• an insulin sensitiser such as metformin;
    • a hepatoprotectant such as vitamin E, pentoxiphylline, betaine or ursodeoxycholic acid;
    • a lipid-lowering agent such as accomplia, orlistat, fibrates or cholestyramine;
    • an HMG-CoA reductase inhibitor such as atorvastatin;
    • a glitasone;
    • a biological agent such as an anti-TNF□ antibody or an anti-MAdCAM antibody; and
    • an immunosuppressant such as cyclosporine or tacrolimus;
      and, where appropriate, the pharmaceutically acceptable salts and solvates thereof.

Inasmuch as it may desirable to administer a combination of active compounds, it is within the scope of the present invention that two or more pharmaceutical compositions, at least one of which contains the compound of the invention, may conveniently be combined in the form of a kit suitable for co-administration of the compositions.

Such a kit comprises two or more separate pharmaceutical compositions, at least one of which contains the compound of the invention, and means for separately retaining said compositions, such as a container, divided bottle, or divided foil packet. An example of such a kit is the familiar blister pack used for the packaging of tablets, capsules and the like.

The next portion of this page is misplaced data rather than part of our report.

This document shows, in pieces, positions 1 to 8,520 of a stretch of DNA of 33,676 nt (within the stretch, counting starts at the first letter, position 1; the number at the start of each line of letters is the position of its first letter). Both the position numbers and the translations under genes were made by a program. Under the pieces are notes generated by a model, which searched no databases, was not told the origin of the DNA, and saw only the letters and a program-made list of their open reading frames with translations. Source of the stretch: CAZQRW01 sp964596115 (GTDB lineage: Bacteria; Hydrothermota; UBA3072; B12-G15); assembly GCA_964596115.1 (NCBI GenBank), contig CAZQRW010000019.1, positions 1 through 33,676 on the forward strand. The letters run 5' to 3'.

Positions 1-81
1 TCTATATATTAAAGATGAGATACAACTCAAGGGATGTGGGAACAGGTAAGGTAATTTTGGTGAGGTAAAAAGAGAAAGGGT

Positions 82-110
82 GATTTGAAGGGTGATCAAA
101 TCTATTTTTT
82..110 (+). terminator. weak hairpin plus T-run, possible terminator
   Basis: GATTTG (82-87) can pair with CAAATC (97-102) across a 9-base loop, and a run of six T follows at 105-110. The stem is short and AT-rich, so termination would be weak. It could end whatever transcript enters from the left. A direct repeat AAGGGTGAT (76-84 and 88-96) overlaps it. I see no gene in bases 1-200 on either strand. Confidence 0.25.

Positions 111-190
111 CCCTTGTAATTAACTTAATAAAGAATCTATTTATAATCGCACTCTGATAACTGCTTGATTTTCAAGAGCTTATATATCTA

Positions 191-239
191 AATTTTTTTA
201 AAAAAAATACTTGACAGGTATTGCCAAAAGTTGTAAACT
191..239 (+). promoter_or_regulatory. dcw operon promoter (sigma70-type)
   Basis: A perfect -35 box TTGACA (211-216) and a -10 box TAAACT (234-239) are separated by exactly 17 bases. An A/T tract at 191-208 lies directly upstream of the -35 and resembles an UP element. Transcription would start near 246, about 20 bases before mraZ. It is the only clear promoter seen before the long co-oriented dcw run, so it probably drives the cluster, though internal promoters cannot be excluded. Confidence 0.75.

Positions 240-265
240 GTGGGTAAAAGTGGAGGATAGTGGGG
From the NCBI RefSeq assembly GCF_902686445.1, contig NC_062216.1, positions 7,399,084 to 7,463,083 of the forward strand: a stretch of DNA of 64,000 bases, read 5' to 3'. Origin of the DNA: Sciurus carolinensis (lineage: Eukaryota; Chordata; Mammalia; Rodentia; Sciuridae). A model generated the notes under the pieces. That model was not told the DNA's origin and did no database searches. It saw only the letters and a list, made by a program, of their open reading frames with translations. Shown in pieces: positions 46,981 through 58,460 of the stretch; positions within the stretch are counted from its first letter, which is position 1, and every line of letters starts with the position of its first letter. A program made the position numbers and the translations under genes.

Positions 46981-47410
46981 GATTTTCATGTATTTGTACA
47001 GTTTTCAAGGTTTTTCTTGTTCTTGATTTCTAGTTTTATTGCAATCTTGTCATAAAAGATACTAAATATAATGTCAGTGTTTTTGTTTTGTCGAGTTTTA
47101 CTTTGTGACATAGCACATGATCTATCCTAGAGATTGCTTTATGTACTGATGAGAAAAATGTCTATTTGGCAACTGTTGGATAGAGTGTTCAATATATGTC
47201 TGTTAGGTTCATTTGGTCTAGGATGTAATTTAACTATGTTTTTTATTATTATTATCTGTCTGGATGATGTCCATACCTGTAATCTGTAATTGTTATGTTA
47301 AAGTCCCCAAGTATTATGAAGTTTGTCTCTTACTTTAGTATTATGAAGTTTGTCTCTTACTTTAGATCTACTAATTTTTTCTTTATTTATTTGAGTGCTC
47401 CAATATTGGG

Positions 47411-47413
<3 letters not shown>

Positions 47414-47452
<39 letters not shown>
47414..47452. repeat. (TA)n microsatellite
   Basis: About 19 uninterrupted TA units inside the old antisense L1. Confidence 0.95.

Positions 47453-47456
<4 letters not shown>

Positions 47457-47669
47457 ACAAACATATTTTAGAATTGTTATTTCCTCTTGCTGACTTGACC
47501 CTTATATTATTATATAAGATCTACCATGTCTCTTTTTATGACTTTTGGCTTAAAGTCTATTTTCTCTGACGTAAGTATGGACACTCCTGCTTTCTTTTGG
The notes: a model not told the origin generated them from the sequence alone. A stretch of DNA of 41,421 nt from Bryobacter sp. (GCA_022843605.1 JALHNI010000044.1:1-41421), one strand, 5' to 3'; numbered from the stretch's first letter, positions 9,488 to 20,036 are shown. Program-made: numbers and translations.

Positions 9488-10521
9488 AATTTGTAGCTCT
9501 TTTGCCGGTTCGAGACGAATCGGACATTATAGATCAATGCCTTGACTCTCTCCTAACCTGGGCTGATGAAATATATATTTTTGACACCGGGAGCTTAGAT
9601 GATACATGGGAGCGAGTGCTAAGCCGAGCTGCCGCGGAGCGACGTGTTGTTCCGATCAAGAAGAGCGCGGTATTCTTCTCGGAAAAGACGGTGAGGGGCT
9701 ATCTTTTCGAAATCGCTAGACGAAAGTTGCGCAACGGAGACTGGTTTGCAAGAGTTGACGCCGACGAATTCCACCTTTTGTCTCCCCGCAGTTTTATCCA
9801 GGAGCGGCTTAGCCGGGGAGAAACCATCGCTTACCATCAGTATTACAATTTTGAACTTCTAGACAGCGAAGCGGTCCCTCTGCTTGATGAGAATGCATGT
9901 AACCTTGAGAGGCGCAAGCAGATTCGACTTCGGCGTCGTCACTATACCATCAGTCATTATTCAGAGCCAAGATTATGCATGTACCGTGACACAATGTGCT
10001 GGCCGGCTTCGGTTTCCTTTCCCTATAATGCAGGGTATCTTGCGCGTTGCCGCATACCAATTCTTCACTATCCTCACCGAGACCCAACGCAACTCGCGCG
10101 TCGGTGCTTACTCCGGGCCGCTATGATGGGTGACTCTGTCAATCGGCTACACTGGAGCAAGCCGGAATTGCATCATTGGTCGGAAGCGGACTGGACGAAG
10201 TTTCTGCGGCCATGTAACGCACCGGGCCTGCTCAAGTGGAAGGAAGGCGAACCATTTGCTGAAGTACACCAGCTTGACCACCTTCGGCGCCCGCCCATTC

Such a kit is particularly suitable for administering different dosage forms, for example, oral and parenteral dosage forms, for administering the separate compositions at different dosage intervals, or for titrating the separate compositions against one another. To assist compliance, the kit typically comprises directions for administration and may be provided with a so-called memory aid.

Patent Citations
Cited PatentFiling datePublication dateApplicantTitle
US6544951 *Dec 19, 2000Apr 8, 2003Idun Pharmaceuticals, Inc.C-terminal modified oxamyl dipeptides as inhibitors of the ICE/ced-3 family of cysteine proteases
US20020042376Jan 16, 2001Apr 11, 2002Karanewsky Donald S.C-terminal modified oxamyl dipeptides as inhibitors of the ICE-ced-3 family of cysteine proteases
WO2000001666A1Jul 1, 1999Jan 13, 2000Idun Pharmaceuticals IncC-TERMINAL MODIFIED OXAMYL DIPEPTIDES AS INHIBITORS OF THE ICE/ced-3 FAMILY OF CYSTEINE PROTEASES
Non-Patent Citations
Reference
1Linton et al, J. Med. Chem., vol. 48, No. 22 pp. 1-23 (2005).
2Linton et al, J. Med. Chem., vol. 48, No. 22, pp. 6779-6782 (2005).
Classifications
U.S. Classification562/448
International ClassificationC07C229/00
Cooperative ClassificationC07C237/22
European ClassificationC07C237/22